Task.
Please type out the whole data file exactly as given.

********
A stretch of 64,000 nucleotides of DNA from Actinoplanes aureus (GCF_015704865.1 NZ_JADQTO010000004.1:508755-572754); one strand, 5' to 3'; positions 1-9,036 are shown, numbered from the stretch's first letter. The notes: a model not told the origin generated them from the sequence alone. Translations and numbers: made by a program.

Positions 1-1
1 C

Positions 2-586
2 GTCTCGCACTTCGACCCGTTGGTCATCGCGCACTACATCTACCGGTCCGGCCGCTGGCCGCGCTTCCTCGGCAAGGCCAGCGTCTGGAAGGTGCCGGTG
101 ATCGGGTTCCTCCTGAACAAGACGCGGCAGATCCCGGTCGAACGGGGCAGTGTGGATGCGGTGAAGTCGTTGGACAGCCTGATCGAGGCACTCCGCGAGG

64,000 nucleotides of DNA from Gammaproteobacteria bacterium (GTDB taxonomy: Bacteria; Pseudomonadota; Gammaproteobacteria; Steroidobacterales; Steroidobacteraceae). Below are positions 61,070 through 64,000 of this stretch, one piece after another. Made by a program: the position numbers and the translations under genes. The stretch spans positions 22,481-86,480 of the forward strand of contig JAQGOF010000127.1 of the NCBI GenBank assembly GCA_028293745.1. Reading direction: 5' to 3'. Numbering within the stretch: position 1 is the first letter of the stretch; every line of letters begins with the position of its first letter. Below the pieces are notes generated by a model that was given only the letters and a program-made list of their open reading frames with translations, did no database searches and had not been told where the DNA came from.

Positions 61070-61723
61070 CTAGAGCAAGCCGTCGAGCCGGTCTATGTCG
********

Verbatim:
A stretch of 64,000 nucleotides of DNA from Actinoplanes aureus (GCF_015704865.1 NZ_JADQTO010000004.1:508755-572754); one strand, 5' to 3'; positions 1-9,036 are shown, numbered from the stretch's first letter. The notes: a model not told the origin generated them from the sequence alone. Translations and numbers: made by a program.

Positions 1-1
1 C

Positions 2-586
2 GTCTCGCACTTCGACCCGTTGGTCATCGCGCACTACATCTACCGGTCCGGCCGCTGGCCGCGCTTCCTCGGCAAGGCCAGCGTCTGGAAGGTGCCGGTG
101 ATCGGGTTCCTCCTGAACAAGACGCGGCAGATCCCGGTCGAACGGGGCAGTGTGGATGCGGTGAAGTCGTTGGACAGCCTGATCGAGGCACTCCGCGAGG

64,000 nucleotides of DNA from Gammaproteobacteria bacterium (GTDB taxonomy: Bacteria; Pseudomonadota; Gammaproteobacteria; Steroidobacterales; Steroidobacteraceae). Below are positions 61,070 through 64,000 of this stretch, one piece after another. Made by a program: the position numbers and the translations under genes. The stretch spans positions 22,481-86,480 of the forward strand of contig JAQGOF010000127.1 of the NCBI GenBank assembly GCA_028293745.1. Reading direction: 5' to 3'. Numbering within the stretch: position 1 is the first letter of the stretch; every line of letters begins with the position of its first letter. Below the pieces are notes generated by a model that was given only the letters and a program-made list of their open reading frames with translations, did no database searches and had not been told where the DNA came from.

Positions 61070-61723
61070 CTAGAGCAAGCCGTCGAGCCGGTCTATGTCG